|(photo from the museum website)|
My good friend Pat retired July 31. I treated her to a welcome-to-retirement outing on Wednesday. (Her bookshelf quilt is here.)
She and and I had both walked past the building at 40 East Erie St., just north of the Loop, but until this week we’d never gone inside. Once Chicago’s most elegant residence, the Nickerson Mansion is now the home of the Driehaus Museum, one of the city’s newest museums.
After the 1871 fire Chicago rebounded to become the industrial, transportation, and financial hub of the Midwest. It was an era of great fortunes and conspicuous consumption, aptly called the Gilded Age.
Samuel Nickerson, president of the First National Bank, spared no expense for his family’s 24,000-square foot mansion. Construction took four years, from 1879-1883, and employed 500 craftsmen. The project cost $450,000, equivalent to more than $80 million today.
|Dome in the library/sculpture gallery|
The Nickerson family suffered financial reversals and sold the house, completely furnished, for $75,000 in 1900. The new owners, Lucius Fisher and his family, lived there until 1916. A consortium of businessmen bought the house for $100,000. They donated it to the American College of Surgeons which occupied it until 1963. ACS leased it to several businesses, including an art and antiques gallery. Richard Driehaus, founder of Driehaus Capital Management, bought the mansion in 2003. Restoration took five years and the Driehaus Museum opened in 2008.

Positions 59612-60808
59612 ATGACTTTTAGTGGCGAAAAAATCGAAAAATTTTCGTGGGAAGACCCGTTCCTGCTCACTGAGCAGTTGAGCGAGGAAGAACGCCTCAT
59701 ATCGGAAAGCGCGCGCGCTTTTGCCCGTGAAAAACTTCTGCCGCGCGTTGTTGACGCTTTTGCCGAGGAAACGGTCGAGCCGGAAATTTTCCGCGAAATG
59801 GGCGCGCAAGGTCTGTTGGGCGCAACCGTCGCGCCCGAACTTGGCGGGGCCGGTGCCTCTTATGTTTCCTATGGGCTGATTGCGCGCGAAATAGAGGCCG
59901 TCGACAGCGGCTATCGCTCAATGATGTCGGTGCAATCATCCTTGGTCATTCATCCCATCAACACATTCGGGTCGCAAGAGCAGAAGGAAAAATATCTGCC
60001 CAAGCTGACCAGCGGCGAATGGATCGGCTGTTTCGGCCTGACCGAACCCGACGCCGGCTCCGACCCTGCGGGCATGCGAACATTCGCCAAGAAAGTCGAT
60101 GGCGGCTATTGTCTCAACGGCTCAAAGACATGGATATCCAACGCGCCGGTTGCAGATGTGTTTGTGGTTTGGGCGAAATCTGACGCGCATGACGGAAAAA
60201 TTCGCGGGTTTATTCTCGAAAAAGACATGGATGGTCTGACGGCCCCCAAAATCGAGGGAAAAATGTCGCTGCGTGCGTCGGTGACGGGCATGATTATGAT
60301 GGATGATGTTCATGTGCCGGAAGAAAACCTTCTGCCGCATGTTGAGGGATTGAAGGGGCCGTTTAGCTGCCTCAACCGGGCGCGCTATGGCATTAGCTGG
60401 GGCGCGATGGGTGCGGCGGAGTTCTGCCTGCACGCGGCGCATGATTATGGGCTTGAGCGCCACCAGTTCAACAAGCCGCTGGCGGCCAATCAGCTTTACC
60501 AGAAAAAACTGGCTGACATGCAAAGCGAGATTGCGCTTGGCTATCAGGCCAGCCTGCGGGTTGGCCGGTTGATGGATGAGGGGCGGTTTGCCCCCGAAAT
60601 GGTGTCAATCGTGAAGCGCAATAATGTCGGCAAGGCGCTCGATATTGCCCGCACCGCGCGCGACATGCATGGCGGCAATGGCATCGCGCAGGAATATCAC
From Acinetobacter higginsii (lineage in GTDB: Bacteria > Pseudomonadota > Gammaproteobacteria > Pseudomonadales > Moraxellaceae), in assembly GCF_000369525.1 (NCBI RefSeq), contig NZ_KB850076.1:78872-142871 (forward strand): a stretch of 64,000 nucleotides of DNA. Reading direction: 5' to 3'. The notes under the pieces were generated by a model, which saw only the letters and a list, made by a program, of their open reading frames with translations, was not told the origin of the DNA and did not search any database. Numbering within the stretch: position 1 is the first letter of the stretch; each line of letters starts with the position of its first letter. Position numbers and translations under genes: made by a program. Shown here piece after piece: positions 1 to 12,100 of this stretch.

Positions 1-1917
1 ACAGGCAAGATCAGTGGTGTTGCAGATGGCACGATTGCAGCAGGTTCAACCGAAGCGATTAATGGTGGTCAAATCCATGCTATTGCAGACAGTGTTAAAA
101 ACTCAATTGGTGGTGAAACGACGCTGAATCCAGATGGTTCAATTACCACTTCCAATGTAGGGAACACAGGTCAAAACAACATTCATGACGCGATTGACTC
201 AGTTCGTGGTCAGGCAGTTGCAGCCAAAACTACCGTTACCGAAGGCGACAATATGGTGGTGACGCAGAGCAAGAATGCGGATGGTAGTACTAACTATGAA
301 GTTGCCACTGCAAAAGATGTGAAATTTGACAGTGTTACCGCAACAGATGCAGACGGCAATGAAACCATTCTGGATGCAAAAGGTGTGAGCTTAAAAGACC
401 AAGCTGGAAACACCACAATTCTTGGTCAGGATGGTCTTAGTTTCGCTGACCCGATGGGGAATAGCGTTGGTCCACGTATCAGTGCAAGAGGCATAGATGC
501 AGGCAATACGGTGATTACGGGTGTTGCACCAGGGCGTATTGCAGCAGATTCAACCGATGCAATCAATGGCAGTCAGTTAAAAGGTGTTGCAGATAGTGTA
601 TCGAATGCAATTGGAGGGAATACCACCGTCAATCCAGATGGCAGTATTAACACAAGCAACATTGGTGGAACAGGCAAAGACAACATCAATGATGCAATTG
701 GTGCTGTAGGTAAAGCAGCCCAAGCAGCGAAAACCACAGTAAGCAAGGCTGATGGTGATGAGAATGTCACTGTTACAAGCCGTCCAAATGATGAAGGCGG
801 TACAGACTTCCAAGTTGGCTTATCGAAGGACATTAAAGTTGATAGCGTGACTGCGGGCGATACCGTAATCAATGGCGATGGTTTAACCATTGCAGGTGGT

|Tiffany lamp with matched nautilus shells|
“Maker and Muse: Women and Early 20th Century Art Jewelry” is the museum’s special exhibit. More than 250 pieces of jewelry made by American, British, French, German, and Austrian craftsmen are on display. There are brooches and necklaces, hair combs and hat pins. The exhibit runs through January, 2016.
The Driehaus Museum provides a glimpse into an era of grandeur and beauty. It’s close to home and a great place to visit!
This brooch features a Billiken . It was made by the Craftsmen's Guild of Highland Park, IL.
A women's suffrage necklace -- green / white / violet (Give Women the Vote). (Unknown maker; silver, amethyst, pearl, enamel, circa 1900-1920.)
P.S. Quilters take pictures of floors. These are a few of the parquet borders.